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Le marchand de perles m'a dit : Ton front veut-il une couronne ? Tout mon bazar qui resplendit, Pour ta prunelle, je le donne. Le marchand de roses reprit : Laisse les perles chez l'orfèvre ; Tout mon royaume qui fleurit, Je l'échange contre ta lèvre. Le poète au rêve étoilé Dit à son tour : vivante flamme, De ton cœur donne-moi la clé, Et dans mes chants je te proclame. Mais que m'importe aucun trésor ? Je garde cœur, lèvre et prunelle Pour quelqu'un n'ayant pas encor Soupçonné ma plainte éternelle. Perles, roses, vers, à mes yeux, Cela ne vaut pas un grain d'orge. Du bien-aimé j'aimerais mieux Que l'étrier broyât ma gorge.
About the headline (FAQ)
Confirmed with Les nuits persanes par Armand Renaud, Paris, Alphonese Lemerre, 1870, pages 77-78.
- by Armand Renaud (1836 - 1895), "Délire", written 1870?, appears in Les nuits persanes, in 5. La solitaire, no. 3, Paris, Éd. Alphonse Lemerre, first published 1870 [author's text checked 1 time against a primary source]
Musical settings (art songs, Lieder, mélodies, (etc.), choral pieces, and other vocal works set to this text), listed by composer (not necessarily exhaustive)
- by Xavier Henri Napoleon Leroux (1863 - 1919), "Le délire", published c1886 [high voice and piano], from La Solitaire, mélodies Persanes de Armand Renaud, no. 2, Paris, Éd. G. Hartmann [ sung text checked 1 time]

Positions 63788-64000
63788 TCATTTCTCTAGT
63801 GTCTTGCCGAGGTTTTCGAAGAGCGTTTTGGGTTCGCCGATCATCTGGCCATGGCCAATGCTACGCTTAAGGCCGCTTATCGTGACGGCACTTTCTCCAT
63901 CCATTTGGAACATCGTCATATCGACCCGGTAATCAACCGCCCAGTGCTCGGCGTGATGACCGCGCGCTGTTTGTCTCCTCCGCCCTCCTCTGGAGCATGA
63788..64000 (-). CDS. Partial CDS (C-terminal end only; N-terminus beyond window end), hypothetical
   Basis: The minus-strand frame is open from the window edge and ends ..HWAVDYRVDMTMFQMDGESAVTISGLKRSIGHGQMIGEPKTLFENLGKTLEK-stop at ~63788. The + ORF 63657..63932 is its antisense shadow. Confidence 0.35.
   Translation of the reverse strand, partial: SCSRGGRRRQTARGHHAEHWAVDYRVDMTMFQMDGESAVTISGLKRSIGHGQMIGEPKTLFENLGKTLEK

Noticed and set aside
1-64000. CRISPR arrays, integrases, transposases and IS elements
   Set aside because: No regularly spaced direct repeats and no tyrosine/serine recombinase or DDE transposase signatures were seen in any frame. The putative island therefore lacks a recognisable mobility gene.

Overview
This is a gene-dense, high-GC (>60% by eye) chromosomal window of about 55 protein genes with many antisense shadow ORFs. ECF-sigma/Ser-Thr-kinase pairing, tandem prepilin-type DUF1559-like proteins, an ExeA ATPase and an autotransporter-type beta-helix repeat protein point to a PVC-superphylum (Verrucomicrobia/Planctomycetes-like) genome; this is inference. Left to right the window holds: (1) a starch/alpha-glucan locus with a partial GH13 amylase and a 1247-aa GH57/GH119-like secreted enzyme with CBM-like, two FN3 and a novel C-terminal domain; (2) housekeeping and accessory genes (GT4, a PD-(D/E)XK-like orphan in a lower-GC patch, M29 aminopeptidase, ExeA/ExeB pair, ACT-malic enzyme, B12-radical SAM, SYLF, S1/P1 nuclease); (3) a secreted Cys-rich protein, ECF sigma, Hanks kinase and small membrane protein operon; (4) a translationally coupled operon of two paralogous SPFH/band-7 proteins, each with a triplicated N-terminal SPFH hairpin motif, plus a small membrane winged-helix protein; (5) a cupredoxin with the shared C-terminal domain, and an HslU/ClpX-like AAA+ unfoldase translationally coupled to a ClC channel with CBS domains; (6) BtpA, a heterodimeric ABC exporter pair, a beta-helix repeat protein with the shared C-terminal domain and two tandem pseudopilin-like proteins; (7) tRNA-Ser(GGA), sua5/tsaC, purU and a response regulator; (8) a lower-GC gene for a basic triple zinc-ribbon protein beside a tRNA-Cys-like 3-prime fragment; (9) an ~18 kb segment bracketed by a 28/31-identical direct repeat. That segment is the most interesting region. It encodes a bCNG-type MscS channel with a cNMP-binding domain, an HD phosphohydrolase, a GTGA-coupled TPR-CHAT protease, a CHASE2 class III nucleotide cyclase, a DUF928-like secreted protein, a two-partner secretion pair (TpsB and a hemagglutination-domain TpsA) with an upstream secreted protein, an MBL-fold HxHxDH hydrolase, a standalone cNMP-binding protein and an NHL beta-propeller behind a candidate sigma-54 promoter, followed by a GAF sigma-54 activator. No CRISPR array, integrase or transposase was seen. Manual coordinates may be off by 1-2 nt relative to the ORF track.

- by Youssef Khan Nazare-Aga, dit Kyna (1870 - 1942), "Délire", published 1906 [high voice and piano], from Les nuits persanes, no. 4, Paris, Éd. E. Demets [ sung text not yet checked against a primary source]
Available translations, adaptations or excerpts, and transliterations (if applicable):
- ENG English (Garrett Medlock) , copyright © 2019, (re)printed on this website with kind permission
Researcher for this text: Emily Ezust [Administrator]
This text was added to the website: 2016-11-30
Line count: 20
Word count: 114
The pearl merchant said to me: “Does your forehead desire a crown? I would give all my bazaar which shines For your gaze.” The rose merchant [retorted]: “Leave the pearls at the smith’s; I would trade all my realm which blooms For your lips.” The poet in the starry dream Said on his walk: “Lively flame, Give me the key to your heart And I will extol you in my songs.” But what does any treasure matter to me? I am saving [my] heart, lips, and gaze For someone [who has] not yet Doubted my eternal complaint. Pearls, roses, verse, These are not worth a grain of barley to my eyes. I would love best the sweetheart Who crushes the stirrup [at] my throat.
About the headline (FAQ)
Translations of title(s):
"Délire" = "Delirium"
"Le délire" = "Delirium"
- Translation from French (Français) to English copyright © 2019 by Garrett Medlock, (re)printed on this website with kind permission. To reprint and distribute this author's work for concert programs, CD booklets, etc., you may ask the copyright-holder(s) directly or ask us; we are authorized to grant permission on their behalf. Please provide the translator's name when contacting us.
- a text in French (Français) by Armand Renaud (1836 - 1895), "Délire", written 1870?, appears in Les nuits persanes, in 5. La solitaire, no. 3, Paris, Éd. Alphonse Lemerre, first published 1870
This text was added to the website: 2019-05-02
Line count: 20
Word count: 124